The Obama administration proposed new rules on Monday that would limit the amount of carbon dioxide existing power plants can release. Paul Krugman of the New York Times wrote the plan "could have huge implications" for the future of the planet's climate, while Matthew Yglesias of Vox called Monday "the most important day of Obama's second term."
On Wall Street, investors apparently did not share this sense of the occasion's importance. Shares of Peabody Energy, the world's largest coal company, closed two cents per share below their price from Friday. Shares of Cloud Peak Energy, which mines coal in Wyoming's Powder River Basin, were down eight cents. Shares of their competitor CONSOL Energy were up just over 1 percent.
You might expect the stocks of these companies to have sunk on the news of the Obama administration's proposal. But the rules were widely expected, and the changing structure of the energy sector has long been a more serious worry for coal investors. Alpha Natural Resources, for example, saw its stock fall 14 cents on Monday, but the company's shares have already lost about 90 percent of their value since the end of 2010. Meanwhile, the proposal's ultimate effect on coal producers remains unclear.
Utilities will be directly responsible for complying with any new regulations, but many of them can work with regulatory bodies to raise their rates.
A note from J.P. Morgan largely dismisses the proposal, noting that the measures are not as stringent as had been expected, among both industry watchers and environmentalists. The administration made the proposal's goals easier to reach by allowing the industry to count pollution reductions from 2005. Carbon dioxide emissions from power plants have already fallen by 15 percent since that time.
J.P. Morgan also predicted that the proposal would be challenged in court and noted that future policymakers might weaken the rules after they are enacted. If the proposed rules are adopted, they will enter into effect gradually between now and 2030, giving fossil fuel producers plenty of time to mount a political or legal counterattack.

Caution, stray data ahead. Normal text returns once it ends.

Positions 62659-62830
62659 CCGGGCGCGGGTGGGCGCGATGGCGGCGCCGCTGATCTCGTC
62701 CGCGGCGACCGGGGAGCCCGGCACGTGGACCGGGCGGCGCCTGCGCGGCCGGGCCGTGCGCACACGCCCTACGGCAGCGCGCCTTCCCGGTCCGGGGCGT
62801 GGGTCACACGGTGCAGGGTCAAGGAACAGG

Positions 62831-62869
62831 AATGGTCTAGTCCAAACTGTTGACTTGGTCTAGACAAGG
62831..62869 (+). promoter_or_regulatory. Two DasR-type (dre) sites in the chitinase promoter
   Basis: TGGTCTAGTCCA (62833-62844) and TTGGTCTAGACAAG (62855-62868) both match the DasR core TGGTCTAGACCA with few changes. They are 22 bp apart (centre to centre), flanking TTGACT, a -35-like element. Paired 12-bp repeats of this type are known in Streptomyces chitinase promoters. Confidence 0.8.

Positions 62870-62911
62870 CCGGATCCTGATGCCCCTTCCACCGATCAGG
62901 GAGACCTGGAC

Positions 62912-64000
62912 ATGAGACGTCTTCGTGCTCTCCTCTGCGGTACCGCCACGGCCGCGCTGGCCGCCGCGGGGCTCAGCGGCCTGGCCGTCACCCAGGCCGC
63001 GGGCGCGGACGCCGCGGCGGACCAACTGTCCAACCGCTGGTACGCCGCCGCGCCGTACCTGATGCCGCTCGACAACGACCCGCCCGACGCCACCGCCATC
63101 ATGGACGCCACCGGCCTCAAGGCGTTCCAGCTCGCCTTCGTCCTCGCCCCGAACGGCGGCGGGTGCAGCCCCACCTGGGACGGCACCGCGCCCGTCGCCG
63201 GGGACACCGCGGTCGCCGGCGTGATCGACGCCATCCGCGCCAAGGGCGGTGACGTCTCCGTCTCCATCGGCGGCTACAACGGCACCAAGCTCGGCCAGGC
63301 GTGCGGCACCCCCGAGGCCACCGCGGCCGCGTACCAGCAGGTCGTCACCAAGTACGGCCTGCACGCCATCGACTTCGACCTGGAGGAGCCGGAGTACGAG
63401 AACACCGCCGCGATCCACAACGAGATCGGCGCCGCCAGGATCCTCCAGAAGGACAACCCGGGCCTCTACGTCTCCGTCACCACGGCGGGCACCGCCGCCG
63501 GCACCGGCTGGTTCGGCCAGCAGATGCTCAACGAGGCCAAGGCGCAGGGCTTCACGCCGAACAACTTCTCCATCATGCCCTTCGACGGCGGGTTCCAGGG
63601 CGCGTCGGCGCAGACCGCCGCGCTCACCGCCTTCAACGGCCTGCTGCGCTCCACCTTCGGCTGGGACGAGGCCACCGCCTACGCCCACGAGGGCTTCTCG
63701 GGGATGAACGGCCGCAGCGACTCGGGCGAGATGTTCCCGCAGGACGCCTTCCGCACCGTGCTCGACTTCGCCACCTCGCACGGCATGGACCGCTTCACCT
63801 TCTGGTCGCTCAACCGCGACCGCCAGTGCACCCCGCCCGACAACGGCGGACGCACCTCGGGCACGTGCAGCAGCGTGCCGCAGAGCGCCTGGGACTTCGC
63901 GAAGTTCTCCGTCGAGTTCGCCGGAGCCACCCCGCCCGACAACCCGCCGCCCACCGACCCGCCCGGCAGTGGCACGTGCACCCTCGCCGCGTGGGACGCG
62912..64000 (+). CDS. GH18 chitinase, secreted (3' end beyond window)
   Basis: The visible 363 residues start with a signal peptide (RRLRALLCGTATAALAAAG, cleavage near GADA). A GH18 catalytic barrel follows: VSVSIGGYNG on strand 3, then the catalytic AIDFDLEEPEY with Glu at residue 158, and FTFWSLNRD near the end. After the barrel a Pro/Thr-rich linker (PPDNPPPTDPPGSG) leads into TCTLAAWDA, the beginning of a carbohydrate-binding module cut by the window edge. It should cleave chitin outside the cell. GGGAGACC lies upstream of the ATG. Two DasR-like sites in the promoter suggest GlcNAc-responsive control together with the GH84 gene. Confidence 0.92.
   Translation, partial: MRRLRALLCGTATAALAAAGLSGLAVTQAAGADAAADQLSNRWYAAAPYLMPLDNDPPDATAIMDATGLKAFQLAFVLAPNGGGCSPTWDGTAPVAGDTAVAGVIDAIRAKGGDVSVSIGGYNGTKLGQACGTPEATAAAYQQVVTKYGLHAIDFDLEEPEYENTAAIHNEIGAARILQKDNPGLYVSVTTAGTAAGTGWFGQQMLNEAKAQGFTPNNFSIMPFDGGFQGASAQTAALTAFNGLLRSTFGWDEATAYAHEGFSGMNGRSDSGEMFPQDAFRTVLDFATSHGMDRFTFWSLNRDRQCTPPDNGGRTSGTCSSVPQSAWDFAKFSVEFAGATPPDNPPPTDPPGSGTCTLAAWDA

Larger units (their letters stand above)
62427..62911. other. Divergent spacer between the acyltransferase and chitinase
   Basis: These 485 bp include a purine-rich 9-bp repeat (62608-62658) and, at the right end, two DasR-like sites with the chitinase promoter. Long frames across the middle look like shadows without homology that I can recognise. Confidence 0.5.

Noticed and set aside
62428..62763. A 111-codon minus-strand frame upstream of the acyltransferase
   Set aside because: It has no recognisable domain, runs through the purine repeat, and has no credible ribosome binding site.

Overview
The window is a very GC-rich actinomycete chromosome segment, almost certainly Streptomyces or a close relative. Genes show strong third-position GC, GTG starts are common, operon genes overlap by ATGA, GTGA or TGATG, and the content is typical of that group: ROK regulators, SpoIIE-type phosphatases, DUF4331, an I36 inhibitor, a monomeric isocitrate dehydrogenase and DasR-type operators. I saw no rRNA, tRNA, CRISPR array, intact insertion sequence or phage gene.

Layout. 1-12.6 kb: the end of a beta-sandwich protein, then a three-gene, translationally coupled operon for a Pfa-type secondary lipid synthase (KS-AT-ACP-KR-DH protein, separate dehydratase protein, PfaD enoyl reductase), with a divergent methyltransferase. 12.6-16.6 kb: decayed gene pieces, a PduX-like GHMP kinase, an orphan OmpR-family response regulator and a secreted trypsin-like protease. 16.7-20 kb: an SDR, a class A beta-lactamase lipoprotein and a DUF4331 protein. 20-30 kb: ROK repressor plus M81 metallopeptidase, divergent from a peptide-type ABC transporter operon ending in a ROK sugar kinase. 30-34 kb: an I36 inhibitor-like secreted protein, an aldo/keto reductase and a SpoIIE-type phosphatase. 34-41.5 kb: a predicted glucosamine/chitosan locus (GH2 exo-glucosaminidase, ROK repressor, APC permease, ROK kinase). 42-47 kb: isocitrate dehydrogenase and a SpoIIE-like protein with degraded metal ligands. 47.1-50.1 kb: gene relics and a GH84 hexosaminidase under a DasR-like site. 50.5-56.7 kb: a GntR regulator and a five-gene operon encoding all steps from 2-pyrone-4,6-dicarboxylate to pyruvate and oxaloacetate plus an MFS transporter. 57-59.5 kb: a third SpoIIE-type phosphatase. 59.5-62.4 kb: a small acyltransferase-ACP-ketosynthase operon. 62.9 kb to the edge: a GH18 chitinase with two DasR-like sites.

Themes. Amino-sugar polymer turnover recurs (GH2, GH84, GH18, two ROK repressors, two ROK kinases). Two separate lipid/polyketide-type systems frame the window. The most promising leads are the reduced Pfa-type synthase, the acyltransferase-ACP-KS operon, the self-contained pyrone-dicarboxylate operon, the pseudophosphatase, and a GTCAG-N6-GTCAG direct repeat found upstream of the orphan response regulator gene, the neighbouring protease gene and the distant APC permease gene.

"Obviously, it's a very politically charged issue," said David Gagliano of Barclays. "It's an industry that has a long history of being under the gun, and also surviving."
At the same time, Gagliano noted, the economic logic of much of the country's coal production is breaking down anyway. The change is partly due to other environmental regulations the Obama administration has adopted previously, but it's largely a result of hydraulic fracturing, a set of innovative techniques for drilling natural gas.
The coal industry could be facing a grim future in politically important states such as Pennsylvania, Virginia, West Virginia and Kentucky, which will make this plan to reduce emissions all the more difficult for future administrations to follow. Investors, however, were already expecting that these mines would become less profitable. Appalachian coal mines are increasingly unable to compete with natural gas, or with the surface mines in the Powder River Basin, where coal is more accessible.
The greater significance of the proposal could be in the Obama administration's legal authority to regulate carbon dioxide independently of Congress. If other countries are persuaded that U.S. diplomats will be able to keep their commitments without interference from the legislature, then a worldwide agreement on carbon dioxide becomes somewhat more plausible.